Dave: Right. That’s, in fact, how you and I were introduced originally from the Rainmaker folks, but that’s a big tenement of the Rainmaker program is as a CPA – really, any profession, but especially us with those three letters – people assume that if they’re talking to us that we’re technically competent for whatever it is they’re talking with us for.

    What it comes down to then, in making a decision of who they’re going to work with for their company or their individual tax and accounting and planning – they want to do with business with people they like and whom they trust. It’s all of these relationship-driven things that we do. It’s the interesting things about us. It’s the hobbies. It’s the flying an airplane. It’s whatever it is. That’s how we engage with our prospects or our clients.

    That’s how they get to know us. That’s how they honestly get to see us for more than just an accountant. They get to build some life. They get to trust us if we’re a little more open and a little more sharing. That’s how a lot of people make buying decisions. If we’re all assumed to be technically competent, there’s got to be some other differentiator, right?

    John: Right. Yeah. Absolutely. What do you think it is that makes people not want to open up and share?

    Dave: Do you mean people in general or people being public accountants or accountants?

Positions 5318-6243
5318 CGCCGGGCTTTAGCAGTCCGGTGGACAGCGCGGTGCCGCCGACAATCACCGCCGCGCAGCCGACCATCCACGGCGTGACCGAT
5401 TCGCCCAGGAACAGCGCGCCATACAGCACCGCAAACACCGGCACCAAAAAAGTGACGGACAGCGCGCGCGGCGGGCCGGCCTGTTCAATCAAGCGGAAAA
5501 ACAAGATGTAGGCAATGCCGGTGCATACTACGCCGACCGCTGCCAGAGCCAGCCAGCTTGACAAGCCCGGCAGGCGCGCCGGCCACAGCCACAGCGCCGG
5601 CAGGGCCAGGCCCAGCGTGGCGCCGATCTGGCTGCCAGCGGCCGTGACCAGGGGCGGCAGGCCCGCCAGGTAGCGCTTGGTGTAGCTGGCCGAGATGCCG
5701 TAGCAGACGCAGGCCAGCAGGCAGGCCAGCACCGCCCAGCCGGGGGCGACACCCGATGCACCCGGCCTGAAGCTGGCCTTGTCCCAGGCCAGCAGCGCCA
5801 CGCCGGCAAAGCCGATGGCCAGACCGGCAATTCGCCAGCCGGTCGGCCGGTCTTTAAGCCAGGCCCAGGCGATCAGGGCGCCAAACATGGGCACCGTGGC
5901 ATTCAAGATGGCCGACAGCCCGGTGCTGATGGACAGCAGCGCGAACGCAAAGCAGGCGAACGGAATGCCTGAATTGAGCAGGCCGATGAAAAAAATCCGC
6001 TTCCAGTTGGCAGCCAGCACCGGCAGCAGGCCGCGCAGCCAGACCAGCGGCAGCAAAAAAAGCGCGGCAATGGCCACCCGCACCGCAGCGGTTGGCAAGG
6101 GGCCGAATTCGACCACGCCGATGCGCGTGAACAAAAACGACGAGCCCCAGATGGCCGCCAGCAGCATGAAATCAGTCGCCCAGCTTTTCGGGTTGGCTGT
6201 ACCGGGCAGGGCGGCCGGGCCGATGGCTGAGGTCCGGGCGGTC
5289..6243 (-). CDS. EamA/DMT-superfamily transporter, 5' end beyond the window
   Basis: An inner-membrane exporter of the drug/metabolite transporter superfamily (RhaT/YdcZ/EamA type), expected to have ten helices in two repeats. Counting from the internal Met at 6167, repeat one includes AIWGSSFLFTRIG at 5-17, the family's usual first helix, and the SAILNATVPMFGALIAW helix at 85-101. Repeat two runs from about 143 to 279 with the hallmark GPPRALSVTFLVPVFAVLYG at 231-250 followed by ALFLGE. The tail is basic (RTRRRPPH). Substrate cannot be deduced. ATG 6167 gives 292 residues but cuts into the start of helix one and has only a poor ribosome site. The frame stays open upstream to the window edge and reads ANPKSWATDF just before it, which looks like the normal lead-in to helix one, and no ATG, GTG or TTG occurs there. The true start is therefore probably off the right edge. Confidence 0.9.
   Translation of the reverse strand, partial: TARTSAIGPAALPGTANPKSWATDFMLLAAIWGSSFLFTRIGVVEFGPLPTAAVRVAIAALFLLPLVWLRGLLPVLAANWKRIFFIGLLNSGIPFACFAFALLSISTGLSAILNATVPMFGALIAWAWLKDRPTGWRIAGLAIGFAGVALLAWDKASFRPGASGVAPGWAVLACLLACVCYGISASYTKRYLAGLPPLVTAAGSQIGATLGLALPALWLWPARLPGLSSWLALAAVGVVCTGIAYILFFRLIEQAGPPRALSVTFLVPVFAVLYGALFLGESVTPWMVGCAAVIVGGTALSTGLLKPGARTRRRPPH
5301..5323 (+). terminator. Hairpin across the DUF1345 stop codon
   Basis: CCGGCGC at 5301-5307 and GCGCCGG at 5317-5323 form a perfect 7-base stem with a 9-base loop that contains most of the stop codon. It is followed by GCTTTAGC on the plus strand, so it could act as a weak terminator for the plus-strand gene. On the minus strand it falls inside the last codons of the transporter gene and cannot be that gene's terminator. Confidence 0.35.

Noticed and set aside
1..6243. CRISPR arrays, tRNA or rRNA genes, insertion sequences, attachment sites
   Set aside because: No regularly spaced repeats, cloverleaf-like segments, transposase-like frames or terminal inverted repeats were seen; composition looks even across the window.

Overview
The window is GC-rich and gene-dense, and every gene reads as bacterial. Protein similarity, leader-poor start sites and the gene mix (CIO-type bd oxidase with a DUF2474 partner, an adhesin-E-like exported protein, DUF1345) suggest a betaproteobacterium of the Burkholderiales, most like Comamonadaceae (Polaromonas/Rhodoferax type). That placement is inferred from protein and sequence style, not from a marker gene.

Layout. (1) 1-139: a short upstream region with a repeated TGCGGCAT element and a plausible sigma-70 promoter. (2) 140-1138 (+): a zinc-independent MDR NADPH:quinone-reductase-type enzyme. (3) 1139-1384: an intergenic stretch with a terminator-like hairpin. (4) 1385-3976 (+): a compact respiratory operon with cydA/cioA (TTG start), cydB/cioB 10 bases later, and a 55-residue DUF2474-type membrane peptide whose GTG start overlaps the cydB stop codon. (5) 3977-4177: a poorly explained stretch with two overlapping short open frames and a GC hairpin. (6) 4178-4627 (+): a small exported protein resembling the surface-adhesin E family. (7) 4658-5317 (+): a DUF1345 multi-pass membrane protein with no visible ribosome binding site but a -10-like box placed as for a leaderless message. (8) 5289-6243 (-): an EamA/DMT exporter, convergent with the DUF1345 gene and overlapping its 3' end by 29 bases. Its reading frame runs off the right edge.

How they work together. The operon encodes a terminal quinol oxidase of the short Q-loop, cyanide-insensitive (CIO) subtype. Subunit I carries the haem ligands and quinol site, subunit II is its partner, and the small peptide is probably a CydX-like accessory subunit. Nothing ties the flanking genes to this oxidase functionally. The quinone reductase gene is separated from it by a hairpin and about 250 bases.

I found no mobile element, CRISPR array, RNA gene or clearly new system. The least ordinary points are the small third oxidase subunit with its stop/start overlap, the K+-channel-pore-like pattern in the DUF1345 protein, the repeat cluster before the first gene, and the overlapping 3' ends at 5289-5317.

John: I guess professionals in general, but especially accountants.

    Dave: Okay. That’s the thing that frustrates me the most is the definition of the stereotype, I agree, is 100% upside down, and yet the people that believe that stereotype the most are accountants themselves.

    John: It’s like, how is anyone else going to believe us if we don’t believe ourselves? What are you guys doing?

    Dave: Yeah. I think there’s a couple things that I’ve noticed, especially in public accounting. I don’t have as much experience in industry, because I’ve not been in industry, but one of the biggest things I think is that people let the stereotype precede them.

    They assume that if accountants are supposed to be boring or accountants are supposed to stay in their office, accountants aren’t supposed to talk to people, accountants aren’t supposed to talk about anything but debits and credits, they just assume that that stereotype is true and that that’s what people expect, so they don’t open up.

    They don’t feel like they can have a conversation with a client or referral source or somebody in the community about something else other than their job. They let the stereotype kind of get in their heads, because that’s what’s expected of us. If that’s what’s expected of you, that’s what you do, right?

    John: Yeah. Are there things that you do specifically to show the new kids, if you will, that hey, you don’t have to be that way?

    Dave: Absolutely. The second big thing I think that leads people to act that way which is something that we try to do different as a firm and I try to do different is that I think, especially within public accounting, our archaic billing system of billing by the minute or billing by the quarter hour –